by Bruce McDougall
Publication Date: January 15, 2021
A gifted but naïve sculptor from Canada settles in Lake Worth, a neighborhood near Palm Beach, attracted by the palm trees and content to sell his work at a nearby flea market. He’s joined by his brother, who is attracted to Palm Beach by the money. The brother sells three of the sculptor’s pieces through a local art dealer, who creates a market for the work among his wealthy clientele at absurdly inflated prices. When a claim is filed after one of the pieces is stolen, the insurance company’s investigation threatens to expose the dealer’s questionable tactics and his clients’ gullibility.
The artist resists temptation and maintains the integrity of his work. He also refuses to create sculptures to order, even if they might fetch far more money than he receives for the pieces he creates for himself. But in an insular world of sordid corruption, where contacts matter more than friendship, money buys acquiescence to corruption, and everything and everyone has a price, he questions the value of his integrity and wonders if he hasn’t deluded himself into thinking that there are more important things in life than money.
The Lizards of Palm Beach
Bruce McDougall’s stories and essays have appeared in journals such as The Antigonish Review, Easy Street, Geist, subTerrain and the Amsterdam Review. He has published a short-story collection called Every Minute is a Suicide (Porcupine’s Quill, 2014), which was compared favorably to the writing of Alice Munro. His non-fiction novel, The Last Hockey Game (Goose Lane Editions, 2014), was heralded as one of the outstanding books in recent years about professional hockey. It was a Toronto Book Award finalist along with novels by Margaret Atwood, Emily St. John Mandel and André Alexis. As a journalist, Bruce has written for The Globe and Mail, the Report on Business, Maclean’s, Canadian Business and other publications. Before becoming a full-time writer, he worked as a tail sawyer in a sawmill, a companion for mentally handicapped adolescents, an airport attendant, a bouncer, a taxi driver and a newspaper reporter. He is a graduate of Harvard College, where he was an editor of The Harvard Lampoon, and he attended the University of Toronto Law School, twice.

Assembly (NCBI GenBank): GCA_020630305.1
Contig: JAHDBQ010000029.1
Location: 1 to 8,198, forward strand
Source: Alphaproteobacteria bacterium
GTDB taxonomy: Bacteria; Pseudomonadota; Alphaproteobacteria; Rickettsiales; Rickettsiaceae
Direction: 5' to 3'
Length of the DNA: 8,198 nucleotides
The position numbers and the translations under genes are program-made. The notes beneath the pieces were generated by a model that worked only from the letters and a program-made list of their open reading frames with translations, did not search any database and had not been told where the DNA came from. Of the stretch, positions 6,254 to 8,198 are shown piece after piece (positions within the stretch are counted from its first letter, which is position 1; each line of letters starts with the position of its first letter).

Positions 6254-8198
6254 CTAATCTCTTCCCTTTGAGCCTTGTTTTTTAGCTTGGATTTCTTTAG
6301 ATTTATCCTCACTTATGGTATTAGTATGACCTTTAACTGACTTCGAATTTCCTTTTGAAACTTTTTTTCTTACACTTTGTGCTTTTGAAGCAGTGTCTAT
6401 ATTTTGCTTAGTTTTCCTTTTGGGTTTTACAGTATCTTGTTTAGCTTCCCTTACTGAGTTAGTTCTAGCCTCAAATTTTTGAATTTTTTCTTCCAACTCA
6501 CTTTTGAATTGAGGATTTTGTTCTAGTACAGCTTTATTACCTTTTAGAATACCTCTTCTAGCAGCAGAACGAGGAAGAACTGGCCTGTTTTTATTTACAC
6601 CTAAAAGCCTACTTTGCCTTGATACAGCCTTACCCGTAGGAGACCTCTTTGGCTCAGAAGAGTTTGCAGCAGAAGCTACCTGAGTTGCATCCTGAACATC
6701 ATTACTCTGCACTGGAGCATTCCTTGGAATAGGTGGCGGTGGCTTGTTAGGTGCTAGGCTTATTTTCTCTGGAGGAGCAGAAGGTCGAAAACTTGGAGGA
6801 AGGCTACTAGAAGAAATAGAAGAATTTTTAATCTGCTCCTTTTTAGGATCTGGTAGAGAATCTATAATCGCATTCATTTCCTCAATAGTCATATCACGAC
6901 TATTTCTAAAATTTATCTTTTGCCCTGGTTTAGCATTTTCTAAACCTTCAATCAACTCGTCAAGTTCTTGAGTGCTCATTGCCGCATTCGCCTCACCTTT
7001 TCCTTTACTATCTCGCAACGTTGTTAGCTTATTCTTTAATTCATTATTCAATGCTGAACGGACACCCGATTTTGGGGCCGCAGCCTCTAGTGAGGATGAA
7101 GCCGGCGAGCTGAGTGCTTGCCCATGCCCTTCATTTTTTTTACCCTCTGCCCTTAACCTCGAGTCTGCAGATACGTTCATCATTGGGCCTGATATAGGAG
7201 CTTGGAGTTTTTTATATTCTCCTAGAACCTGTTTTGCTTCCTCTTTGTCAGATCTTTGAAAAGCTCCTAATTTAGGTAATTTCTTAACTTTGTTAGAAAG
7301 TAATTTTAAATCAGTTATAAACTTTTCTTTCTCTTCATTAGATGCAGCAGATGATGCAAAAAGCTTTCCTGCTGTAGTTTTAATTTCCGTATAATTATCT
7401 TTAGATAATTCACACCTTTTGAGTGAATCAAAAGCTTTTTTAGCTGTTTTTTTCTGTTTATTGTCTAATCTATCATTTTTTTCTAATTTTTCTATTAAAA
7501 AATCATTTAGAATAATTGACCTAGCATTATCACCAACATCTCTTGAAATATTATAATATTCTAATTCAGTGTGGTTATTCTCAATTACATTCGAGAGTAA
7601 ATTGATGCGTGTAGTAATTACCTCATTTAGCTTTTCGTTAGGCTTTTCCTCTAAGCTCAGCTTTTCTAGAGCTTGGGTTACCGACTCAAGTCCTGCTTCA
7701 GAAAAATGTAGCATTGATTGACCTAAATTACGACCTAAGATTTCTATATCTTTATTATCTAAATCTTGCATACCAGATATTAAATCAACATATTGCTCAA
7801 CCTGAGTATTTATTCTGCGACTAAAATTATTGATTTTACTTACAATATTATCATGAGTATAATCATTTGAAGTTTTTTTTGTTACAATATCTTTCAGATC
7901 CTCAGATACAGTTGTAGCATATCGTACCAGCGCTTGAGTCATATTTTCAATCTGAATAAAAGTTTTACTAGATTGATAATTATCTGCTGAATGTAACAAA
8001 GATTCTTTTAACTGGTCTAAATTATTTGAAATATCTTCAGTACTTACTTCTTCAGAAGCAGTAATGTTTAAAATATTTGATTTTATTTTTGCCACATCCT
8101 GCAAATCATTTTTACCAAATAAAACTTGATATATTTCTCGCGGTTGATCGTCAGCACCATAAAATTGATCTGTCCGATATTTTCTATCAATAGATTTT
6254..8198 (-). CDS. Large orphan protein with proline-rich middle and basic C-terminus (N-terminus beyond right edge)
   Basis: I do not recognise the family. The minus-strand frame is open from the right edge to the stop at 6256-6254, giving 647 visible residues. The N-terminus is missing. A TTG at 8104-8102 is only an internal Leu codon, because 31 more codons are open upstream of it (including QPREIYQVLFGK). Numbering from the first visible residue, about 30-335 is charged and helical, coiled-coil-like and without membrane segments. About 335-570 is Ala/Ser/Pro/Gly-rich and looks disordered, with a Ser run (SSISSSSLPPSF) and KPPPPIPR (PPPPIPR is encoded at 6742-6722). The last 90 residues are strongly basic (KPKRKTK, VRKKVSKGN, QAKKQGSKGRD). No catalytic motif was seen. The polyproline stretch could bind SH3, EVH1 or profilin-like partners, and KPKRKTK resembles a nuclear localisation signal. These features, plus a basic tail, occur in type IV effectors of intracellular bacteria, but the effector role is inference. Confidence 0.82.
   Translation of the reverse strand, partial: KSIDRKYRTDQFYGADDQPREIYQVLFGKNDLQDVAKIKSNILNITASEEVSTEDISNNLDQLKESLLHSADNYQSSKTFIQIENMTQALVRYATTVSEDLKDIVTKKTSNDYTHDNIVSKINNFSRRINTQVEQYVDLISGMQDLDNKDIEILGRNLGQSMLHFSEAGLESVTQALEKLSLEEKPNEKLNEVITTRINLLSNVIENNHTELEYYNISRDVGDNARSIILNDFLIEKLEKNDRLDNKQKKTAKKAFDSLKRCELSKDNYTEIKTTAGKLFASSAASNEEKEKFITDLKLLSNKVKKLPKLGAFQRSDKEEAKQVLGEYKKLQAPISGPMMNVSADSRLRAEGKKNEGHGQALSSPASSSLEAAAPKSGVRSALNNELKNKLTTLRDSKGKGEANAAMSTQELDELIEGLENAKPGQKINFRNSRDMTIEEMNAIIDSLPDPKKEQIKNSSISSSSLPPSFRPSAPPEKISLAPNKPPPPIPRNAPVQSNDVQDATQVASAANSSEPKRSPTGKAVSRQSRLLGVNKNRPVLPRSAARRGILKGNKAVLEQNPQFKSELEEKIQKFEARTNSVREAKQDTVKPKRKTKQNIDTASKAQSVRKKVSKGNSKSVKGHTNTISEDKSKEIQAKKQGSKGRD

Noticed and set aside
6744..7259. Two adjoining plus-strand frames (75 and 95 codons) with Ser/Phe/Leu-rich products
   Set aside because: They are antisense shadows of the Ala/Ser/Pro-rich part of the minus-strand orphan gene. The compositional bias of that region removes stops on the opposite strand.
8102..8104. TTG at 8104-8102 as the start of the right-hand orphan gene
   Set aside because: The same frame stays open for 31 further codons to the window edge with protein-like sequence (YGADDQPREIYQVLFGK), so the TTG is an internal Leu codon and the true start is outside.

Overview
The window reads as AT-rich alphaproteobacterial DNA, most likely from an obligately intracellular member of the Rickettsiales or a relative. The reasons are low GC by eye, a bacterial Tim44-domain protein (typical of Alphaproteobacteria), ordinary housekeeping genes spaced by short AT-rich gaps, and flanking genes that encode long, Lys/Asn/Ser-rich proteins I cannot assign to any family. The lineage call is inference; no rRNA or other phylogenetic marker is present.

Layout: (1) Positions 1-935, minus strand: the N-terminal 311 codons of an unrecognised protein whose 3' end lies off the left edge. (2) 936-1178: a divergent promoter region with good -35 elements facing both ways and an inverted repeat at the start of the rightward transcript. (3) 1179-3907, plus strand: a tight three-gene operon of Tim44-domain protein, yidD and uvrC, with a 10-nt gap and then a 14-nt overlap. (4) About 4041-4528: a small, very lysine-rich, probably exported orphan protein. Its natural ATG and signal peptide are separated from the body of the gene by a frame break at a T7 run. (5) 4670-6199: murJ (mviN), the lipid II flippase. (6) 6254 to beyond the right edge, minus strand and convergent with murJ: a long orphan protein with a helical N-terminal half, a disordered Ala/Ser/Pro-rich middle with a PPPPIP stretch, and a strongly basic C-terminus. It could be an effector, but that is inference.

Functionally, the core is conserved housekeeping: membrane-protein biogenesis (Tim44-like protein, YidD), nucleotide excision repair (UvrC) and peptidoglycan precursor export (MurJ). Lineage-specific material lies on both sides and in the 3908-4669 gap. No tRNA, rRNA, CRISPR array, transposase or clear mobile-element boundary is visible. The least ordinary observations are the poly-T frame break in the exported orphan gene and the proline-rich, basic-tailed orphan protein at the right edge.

Critical Acclaim for The Lizards of Palm Beach
"Fast paced and elegantly plotted, shrewdly observant, The Lizards of Palm Beach is a novel for our time, a tale of decadence, sordid glamour and ambition run amok. Bruce McDougall has written a skewering portrait of the idle rich at play, casting a gimlet eye on their affectations, illusions and most of all their appetites—for money, for art, for prestige and a higher perch on the social ladder. Wise, literate and achingly funny, McDougall wields his comic pen with the precision of a surgeon. I couldn’t stop reading."
─Andrea Barnet, author of All-Night Party: The Women of Bohemian Greenwich Village and Harlem, 1913-1930
“In this smooth as silk satirical novel, the filthy rich get what they so richly deserve.”
─ Lawrence Scanlan, author of A Year of Living Generously: Dispatches from the Front Lines of Philanthropy
“Bruce McDougall is wickedly observant. His descriptions, replete with knowing detail, paint the picture beneath the plot. In the process, he finds the hollow core that money builds around art and those who believe its worth can only be determined by the amount it costs.”
─ Kit White, Artist and author, 101 Things To Learn In Art School, MIT Press, 2011
Critical Acclaim for Every Minute is a Suicide: stories
“Break,break,break is as perfect a story as I have ever read."
─ Shelagh Rogers, CBC host
"Uly and I both read your piece on Dawson City. Uly was moved to tears and loved the writing. I'm a harder guy about crying jags, but I, too, loved the writing, how seamless it was. Funny, smart, engaging throughout, sad. "Whoop-dee-doodle" failed to come up on my Mac dictionary. It's so you. I hope the piece finds a wider audience."
─ Lawrence Scanlan, author of The Man Who Listens to Horses
RE: Every Minute is a Suicide: "I laughed out loud at least a dozen times; I felt induced to read certain passages aloud to myself, because I admired the writing so much, and, finally, it reduced me to tears. That doesn't happen to me as often as it should."
─ Steven Heighton, author of Afterlands (Knopf)
Critical Acclaim for The Last Hockey Game
“There can be no question after reading this excellent addition to hockey's literary canon that our game isn't now and will never be the same as it was then."
─Jim Millican, Winnipeg Free Press
"Bruce McDougall harks back to the final game of the supposedly golden six-team era of the NHL. Fortunately, in The Last Hockey Game, McDougall largely resists the nostalgic English Canadian nationalism that such an undertaking might entail."
─James Cullingham, Toronto Star
“I am one-third through Bruce McDougall’s The Last Hockey Game and it is already the best hockey book I’ve ever read, going away."
─Bill Scheft, comedy writer (David Letterman), columnist (Sports Illustrated)